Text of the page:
Marc Peyres, Blue Whale:

“Ups and downs in the demand for French apples”

With the global Covid-19 health crisis, the demand for apples is more irregular than usual. “There are ups and downs in the number of orders,” reports Marc Peyres, sales and export marketing director at Blue Whale. “Our clients are on unusual sales patterns, and it is difficult to predict the volumes. They place large orders, then the demand decreases because they still have some stock. Adapting to the current demand requires high flexibility from the entire supply chain.”

Generally speaking, Blue Whale is selling slightly more apples than before the Covid-19 crisis. Marc is not very surprised. “Apples keep well, project the image of a wellness product and are easy to consume. Moreover, they are sold at an accessible price. It is therefore not illogical that their sales are better today than usual. The same goes for the kiwi and citrus fruit.” Marc adds that at the European level, the apple market needs to be active. “We are nearing the end of the European season, so there starts to be a shortage for some varieties.”

The sales of the main apple varieties are going particularly well. For the so-called secondary varieties, like the American red, the demand is lower. “Our clients tend to reduce the number of products on the shelves,” explains Marc. “It corresponds to the demand from the consumers, who not only limit their choice of stores, but also their choice of product.”

Export is getting complicated
The export of apples is getting complicated. “Covid-19 has become a global problem. With most countries, there are complications, with a lot of uncertainty. There are lockdowns in India, Bangladesh and Africa...in a few weeks, trading will likely hit a significant halt. Each day, there are new developments.”

In France, Marc emphasizes the significance of the closure of open markets. “Open-air markets are highly important for the sale of fruit and vegetables. The apple will most certainly be impacted as well.”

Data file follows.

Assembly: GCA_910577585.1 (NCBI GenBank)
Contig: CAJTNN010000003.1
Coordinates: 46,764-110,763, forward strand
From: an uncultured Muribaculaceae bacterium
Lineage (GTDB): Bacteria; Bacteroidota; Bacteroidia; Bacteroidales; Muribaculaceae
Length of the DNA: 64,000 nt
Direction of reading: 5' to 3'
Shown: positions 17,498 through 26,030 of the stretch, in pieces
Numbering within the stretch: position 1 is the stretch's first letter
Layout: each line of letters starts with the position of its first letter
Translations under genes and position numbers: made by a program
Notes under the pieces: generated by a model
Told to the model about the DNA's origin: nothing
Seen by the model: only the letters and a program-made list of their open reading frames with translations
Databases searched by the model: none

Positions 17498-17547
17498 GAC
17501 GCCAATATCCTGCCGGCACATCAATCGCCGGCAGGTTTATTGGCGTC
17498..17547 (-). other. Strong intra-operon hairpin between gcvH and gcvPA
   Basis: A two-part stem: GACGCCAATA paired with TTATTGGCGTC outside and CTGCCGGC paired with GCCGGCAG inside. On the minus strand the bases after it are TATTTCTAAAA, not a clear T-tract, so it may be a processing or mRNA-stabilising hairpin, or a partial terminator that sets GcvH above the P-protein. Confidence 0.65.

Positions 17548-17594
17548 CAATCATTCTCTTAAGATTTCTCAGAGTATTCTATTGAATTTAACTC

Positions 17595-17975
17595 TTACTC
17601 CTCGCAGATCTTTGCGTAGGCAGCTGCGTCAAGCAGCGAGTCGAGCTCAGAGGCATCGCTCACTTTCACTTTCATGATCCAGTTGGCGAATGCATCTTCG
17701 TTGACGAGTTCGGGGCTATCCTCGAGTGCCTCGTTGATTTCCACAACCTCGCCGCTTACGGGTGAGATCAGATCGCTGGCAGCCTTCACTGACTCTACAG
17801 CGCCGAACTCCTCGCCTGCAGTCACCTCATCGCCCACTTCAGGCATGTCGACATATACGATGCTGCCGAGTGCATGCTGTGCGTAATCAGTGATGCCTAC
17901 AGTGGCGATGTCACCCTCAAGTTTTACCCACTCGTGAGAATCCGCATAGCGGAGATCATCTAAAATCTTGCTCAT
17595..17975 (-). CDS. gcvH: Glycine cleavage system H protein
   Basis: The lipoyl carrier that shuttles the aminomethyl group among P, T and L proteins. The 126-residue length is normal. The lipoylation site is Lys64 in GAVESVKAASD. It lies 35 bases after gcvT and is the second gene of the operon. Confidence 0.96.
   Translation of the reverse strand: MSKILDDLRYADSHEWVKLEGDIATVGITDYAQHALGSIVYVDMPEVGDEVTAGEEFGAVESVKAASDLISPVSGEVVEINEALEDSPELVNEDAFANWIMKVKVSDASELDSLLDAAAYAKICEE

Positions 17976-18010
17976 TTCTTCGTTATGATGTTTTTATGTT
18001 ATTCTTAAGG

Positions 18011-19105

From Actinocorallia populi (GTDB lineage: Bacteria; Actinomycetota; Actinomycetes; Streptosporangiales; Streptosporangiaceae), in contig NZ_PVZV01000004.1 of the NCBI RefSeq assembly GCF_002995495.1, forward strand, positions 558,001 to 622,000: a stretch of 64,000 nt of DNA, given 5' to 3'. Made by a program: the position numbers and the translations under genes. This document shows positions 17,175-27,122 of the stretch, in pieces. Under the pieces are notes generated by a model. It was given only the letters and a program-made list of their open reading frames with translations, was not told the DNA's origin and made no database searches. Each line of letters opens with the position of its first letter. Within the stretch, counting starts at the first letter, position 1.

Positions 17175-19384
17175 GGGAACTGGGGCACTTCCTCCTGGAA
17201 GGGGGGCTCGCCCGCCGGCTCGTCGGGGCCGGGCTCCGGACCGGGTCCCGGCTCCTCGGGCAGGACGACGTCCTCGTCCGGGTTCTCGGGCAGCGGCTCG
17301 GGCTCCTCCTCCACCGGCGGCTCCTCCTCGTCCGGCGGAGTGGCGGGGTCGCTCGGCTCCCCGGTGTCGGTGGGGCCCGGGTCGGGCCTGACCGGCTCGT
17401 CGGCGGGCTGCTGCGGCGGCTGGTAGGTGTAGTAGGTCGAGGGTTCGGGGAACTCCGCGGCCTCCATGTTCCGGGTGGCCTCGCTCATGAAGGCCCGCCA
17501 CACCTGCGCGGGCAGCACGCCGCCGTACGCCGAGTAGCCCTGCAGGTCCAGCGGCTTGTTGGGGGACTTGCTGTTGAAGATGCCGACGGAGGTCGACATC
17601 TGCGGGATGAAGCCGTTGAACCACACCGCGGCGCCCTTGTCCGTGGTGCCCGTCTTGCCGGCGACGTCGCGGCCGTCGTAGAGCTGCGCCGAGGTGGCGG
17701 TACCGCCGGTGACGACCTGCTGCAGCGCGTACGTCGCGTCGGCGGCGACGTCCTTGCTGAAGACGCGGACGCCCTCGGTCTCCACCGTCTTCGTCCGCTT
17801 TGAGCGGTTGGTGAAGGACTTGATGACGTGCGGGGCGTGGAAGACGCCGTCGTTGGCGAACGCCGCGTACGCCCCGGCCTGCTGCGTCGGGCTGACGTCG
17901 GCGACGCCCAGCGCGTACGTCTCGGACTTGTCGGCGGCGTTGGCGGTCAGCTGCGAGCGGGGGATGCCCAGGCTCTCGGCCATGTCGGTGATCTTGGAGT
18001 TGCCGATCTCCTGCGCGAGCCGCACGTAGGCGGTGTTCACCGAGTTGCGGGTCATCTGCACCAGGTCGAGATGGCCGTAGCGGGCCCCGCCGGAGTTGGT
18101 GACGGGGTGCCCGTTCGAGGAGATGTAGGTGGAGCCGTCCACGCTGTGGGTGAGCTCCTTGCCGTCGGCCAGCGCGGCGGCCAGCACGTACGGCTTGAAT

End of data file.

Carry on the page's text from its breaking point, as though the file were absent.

Preparing for the next harvest
While Blue Whale tries to supply its clients, its teams are also getting ready for the next harvest. “Nature does not wait. We are getting organized to work. This requires a certain number of procedures, but once we are able to implement them, we must get to work.”

Following the recommendations from the French government, most of the Blue Whale team is working from home. The teams in the orchards and at the fruit stations are still on site. “We think a lot about the people working on the front line. While everybody is in lockdown, they are the ones ensuring the supply. A huge thank you to our committed employees. All the stores get their supply, and it is very important that it stays this way.”

Currently, Blue Whale is mainly focused on its ability to keep its fruit stations running in the next four weeks. “For the moment, it is really our critical point. We must get through this period while maintaining the pace.”

For more information:
Marc Peyres
Blue Whale
marc@blue-whale.com 
www.blue-whale.com  

 


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